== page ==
CNN scored a coup with a high-profile interview with Angelina Jolie last week, attracting 1.33 million viewers, more than double the audience for anchor Anderson Cooper's typical newscast.
Since the news network does not usually traffic in the game of big celebrity interviews, it also drew its share of criticism for journalistic stargazing. Network chief Jonathan Klein defended the interview.
"I don't know of any news organisation that would not have talked to Angelina Jolie," Klein said, "and I also don't know of any other news organisation that would have aired that interview as the apex of a day's worth of coverage ... Of that important issue. It was both good journalism and well within the brand of CNN."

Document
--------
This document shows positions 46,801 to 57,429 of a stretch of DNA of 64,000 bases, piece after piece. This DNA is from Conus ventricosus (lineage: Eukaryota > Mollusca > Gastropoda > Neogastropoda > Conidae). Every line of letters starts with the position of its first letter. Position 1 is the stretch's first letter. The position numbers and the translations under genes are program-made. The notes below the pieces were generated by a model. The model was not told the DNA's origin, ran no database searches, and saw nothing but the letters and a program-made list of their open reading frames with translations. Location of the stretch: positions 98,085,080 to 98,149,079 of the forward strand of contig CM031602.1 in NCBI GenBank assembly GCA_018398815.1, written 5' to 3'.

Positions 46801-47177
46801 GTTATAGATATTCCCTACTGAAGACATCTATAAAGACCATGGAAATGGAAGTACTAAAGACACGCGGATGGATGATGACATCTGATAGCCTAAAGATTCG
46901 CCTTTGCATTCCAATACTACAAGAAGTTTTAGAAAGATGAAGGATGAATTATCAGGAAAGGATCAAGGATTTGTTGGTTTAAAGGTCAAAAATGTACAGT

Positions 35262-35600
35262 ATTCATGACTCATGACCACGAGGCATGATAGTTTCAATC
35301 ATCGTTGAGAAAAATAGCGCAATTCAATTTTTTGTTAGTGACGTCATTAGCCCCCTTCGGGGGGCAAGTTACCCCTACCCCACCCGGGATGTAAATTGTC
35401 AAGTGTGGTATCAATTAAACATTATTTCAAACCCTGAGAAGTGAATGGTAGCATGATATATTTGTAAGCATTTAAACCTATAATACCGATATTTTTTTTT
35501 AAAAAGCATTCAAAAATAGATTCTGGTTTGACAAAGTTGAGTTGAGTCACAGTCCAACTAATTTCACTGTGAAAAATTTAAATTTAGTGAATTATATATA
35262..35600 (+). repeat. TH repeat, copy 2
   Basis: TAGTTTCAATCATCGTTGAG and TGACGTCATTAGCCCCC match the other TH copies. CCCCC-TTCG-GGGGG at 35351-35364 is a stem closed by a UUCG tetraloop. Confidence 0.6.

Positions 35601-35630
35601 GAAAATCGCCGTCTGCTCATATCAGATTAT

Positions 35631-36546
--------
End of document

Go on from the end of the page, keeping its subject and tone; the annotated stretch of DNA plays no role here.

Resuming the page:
The day before the interview aired, CNN telecast several reports on the humanitarian crisis in Africa. That is the issue Jolie has focused on in her humanitarian work and was the focus of most of her interview with Cooper.
Since it was Jolie's first TV interview since gave birth to her baby with Brad Pitt, part of it included baby talk. CNN contends that material would have dominated any other TV interview.
That did not stop the critics, particularly given CNN's history as a low-frivolity network where news is supposed to be the star.
"News may still be a star at CNN today," wrote Scott Collins of the Los Angeles Times, "but I'm guessing it might be on the verge of throwing a tantrum about the reduced size of its dressing room.